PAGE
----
LinkedIn is looking more and more like a publisher these days.
The professional networking site eschews the term, but its recent moves suggest otherwise, from its Influencers blog network to its acquisition of news reader Pulse and the introduction of native advertising. (LinkedIn calls them Sponsored Updates—the ad units where companies pay to have their news show up in users’ feeds.)
Now, LinkedIn is going even further in that direction by acting as a content broker between brands and publishers. Meaning, if a marketer is in need of content to distribute to readers, LinkedIn’s team of “content marketing consultants” can link it up with a roster of partner publishers.
In the first such arrangement, LinkedIn worked with tech company Emerson to distribute stories from The Atlantic with the aim of reaching professional women. Articles were distributed to LinkedIn members who follow Emerson, as well as nonfollowers. Clicking on a story took the reader to an articles page on TheAtlantic.com surrounded by Emerson ads, potentially introducing the magazine to new readers. “It’s elevating the power of The Atlantic to facilitate a conversation … for an audience that might not have discovered it on The Atlantic on their own,” said Atlantic publisher Hayley Romer.
LinkedIn members are increasingly accessing the platform on mobile devices, so the site is looking to Sponsored Updates to drive revenue on those devices, said Jon Williams, head of global agency relations. Marketing Solutions (read: ad revenue) made up 25 percent of LinkedIn’s revenue in 4Q 2013, of which Sponsored Updates contributed 13 percent. But, Williams added, “We’re seeing a lot of marketers struggle with coming up with content and figuring out what resonates with the right users.”
Rebecca Lieb, analyst at Altimeter, said distributing more content is part of LinkedIn’s effort to increase its relevancy beyond HR professionals by getting people to expand their use of the site and think of it as a b-to-b social media destination. Hence, its frequent email updates to users and the introduction of Facebook-like commenting features.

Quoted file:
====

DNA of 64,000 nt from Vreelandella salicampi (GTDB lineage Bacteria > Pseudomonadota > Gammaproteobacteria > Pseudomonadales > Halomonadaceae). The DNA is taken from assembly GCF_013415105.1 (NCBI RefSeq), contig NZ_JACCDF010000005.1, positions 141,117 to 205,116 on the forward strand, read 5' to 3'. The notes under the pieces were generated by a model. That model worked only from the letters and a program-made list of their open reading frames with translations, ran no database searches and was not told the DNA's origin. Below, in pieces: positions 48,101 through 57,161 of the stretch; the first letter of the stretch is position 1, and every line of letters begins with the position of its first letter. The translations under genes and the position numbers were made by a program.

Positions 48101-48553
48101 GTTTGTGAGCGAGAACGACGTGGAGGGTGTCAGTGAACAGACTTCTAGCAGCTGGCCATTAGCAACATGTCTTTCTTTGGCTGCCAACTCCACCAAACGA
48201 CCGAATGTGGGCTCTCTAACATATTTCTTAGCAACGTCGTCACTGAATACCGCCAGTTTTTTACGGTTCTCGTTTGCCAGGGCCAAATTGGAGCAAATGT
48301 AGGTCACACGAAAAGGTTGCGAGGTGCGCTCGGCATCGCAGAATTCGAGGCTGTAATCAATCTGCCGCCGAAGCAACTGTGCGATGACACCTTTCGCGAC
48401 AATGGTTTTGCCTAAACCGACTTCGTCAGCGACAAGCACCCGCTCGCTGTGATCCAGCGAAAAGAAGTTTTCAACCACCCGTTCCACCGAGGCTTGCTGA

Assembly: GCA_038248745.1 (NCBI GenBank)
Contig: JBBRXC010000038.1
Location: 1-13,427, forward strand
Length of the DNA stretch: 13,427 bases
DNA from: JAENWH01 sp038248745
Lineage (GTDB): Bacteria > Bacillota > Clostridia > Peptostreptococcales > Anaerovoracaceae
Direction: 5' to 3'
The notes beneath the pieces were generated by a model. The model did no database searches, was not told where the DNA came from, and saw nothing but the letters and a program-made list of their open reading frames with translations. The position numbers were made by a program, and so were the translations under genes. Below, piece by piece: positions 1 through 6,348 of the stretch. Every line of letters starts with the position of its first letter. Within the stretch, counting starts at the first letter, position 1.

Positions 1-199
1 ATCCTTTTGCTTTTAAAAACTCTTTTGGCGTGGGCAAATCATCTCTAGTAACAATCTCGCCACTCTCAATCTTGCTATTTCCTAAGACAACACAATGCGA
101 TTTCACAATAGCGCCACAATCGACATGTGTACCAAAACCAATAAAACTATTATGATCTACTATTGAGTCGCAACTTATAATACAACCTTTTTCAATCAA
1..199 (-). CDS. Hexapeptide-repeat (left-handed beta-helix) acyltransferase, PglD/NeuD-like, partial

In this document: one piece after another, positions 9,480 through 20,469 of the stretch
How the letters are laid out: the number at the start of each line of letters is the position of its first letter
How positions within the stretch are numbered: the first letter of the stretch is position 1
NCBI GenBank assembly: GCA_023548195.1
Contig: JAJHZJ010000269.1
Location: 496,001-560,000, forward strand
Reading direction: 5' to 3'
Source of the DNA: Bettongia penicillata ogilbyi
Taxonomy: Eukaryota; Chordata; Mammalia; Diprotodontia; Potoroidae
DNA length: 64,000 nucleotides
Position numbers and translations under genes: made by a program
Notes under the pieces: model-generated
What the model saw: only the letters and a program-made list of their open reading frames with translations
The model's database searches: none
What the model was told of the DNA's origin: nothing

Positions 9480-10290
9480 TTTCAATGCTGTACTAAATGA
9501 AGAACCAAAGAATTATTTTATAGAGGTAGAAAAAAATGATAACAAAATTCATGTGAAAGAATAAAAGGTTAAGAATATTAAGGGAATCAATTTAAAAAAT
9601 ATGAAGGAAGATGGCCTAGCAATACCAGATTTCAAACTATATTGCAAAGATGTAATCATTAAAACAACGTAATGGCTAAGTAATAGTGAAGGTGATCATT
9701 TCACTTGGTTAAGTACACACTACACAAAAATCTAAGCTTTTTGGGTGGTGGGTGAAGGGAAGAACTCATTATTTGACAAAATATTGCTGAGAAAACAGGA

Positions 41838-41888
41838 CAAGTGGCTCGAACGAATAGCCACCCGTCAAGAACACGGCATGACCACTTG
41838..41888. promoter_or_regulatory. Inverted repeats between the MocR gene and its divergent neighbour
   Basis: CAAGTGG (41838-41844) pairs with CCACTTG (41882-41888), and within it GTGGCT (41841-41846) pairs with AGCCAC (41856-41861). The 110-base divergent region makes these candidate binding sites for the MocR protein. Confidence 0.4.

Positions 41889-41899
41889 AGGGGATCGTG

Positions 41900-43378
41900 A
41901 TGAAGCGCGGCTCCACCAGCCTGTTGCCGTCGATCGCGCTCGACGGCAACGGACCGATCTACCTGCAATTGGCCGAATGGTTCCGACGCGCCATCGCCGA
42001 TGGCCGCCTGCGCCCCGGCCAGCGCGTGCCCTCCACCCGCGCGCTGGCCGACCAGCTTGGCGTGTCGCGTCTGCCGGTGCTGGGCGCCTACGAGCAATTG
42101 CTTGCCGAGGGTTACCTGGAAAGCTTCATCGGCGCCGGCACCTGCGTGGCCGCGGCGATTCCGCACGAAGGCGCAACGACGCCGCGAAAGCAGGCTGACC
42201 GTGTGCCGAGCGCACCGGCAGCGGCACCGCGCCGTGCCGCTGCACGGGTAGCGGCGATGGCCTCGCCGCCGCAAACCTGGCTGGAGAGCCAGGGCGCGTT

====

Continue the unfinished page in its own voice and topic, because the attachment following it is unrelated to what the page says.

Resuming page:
“LinkedIn realized for some time it has to be relevant outside the HR community to make money,” Lieb explained. “Increasingly, it’s becoming a marketplace for thought leadership, marketing products and the marketing of companies as great places to work.”
NewsCred CEO Shafqat Islam said that in a test, half of users who clicked on NewsCred content via Sponsored Updates agreed to provide their email addresses for the promise of a white paper—testimony to user engagement on LinkedIn.
For now, LinkedIn is working with a small list of traditional publishers (so far, just The Atlantic) and automated platforms/writer networks including NewsCred, Contently and Percolate, with an eye to adding more.
Producing content itself may seem like a natural next step, but Williams insists that’s not in the cards. “We’re a technology company,” he said. “We’re focused on creating a great member experience on our platform. We don’t intend on creating content ourselves.”